Kinnarps also appreciates Eton’s latest software, which provides an overview of every single unit produced and has led to a significant reduction in waste.

The Eton overhead system at Kinnarps in Skillingaryd is loaded with more than 10,000 pieces each day. © Kinnarps

Full control
With annual sales of SEK 4.5 billion and a workforce of 1,700 people, Kinnarps is operational in over 40 countries and the concentration of its production in Sweden enables it to retain full control over its entire manufacturing chain, as well as ensuring decent working conditions for all of its employees.

“The advantage of this were particularly evident during the pandemic, when the transport chains caused major problems for companies with production in distant countries,” says Thomas Wilsson, manager at the Skillingaryd plant. “In addition, we don’t need to take a gamble on getting a big order and if our order intake increases, we can scale up our own manufacturing process relatively quickly. It also gives us great flexibility. If a product needs to be changed, we just do it and don’t need to wait until existing stock has sold out. If we want to make updates, improvements or efficiencies, we can react much faster.”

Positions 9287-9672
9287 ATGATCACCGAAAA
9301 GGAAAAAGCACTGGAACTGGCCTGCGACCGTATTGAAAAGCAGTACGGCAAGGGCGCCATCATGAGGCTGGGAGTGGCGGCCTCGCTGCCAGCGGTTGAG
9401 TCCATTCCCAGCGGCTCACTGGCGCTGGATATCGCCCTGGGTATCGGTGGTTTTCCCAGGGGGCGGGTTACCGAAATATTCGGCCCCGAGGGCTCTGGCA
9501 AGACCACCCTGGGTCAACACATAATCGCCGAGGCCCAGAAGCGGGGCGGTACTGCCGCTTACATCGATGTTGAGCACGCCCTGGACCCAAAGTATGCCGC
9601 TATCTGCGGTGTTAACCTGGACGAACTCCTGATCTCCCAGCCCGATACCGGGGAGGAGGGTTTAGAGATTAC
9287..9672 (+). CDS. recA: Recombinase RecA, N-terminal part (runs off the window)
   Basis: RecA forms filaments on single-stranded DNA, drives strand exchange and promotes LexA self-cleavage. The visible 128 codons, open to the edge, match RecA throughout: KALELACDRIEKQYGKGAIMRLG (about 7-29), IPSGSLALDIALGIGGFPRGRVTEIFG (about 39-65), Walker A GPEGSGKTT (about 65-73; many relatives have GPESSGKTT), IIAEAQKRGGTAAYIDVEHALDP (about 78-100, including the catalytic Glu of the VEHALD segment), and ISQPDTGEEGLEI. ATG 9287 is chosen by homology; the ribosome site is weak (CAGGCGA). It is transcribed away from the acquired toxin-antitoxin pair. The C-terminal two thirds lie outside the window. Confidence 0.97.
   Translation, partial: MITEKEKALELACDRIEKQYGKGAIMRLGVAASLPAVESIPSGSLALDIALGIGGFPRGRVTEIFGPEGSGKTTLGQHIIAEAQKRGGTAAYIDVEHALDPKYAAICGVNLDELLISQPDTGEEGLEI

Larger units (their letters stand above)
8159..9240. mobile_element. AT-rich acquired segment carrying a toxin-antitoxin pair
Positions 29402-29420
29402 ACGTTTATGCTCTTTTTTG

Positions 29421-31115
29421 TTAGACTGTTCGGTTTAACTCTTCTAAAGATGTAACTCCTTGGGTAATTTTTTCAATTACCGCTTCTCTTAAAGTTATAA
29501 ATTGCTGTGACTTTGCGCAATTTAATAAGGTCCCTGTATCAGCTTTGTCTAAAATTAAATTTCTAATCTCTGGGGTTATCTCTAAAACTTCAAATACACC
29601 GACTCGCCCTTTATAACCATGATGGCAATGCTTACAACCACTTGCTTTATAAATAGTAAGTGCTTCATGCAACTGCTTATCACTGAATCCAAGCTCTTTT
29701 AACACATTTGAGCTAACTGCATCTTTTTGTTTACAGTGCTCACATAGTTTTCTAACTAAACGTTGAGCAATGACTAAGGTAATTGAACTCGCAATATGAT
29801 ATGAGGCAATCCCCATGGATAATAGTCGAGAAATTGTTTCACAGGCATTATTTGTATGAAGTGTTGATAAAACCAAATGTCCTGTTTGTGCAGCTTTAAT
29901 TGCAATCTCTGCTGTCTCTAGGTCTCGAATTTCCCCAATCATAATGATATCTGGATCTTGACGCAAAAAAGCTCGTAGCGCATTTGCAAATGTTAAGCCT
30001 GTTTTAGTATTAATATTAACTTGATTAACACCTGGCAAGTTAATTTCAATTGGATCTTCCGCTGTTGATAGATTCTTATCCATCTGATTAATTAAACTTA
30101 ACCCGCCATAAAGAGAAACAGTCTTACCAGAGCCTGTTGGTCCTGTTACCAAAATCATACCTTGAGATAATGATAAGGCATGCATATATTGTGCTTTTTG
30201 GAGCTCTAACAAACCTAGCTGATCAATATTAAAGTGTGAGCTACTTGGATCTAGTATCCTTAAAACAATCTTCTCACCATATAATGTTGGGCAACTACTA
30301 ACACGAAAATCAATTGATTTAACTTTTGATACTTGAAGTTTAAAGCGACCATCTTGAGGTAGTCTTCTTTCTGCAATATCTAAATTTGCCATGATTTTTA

Life cycle
Sustainability is naturally high on the Kinnarps agenda but the company stresses that it is essential to create interior design solutions and furniture that are suitable for use over a long period of time.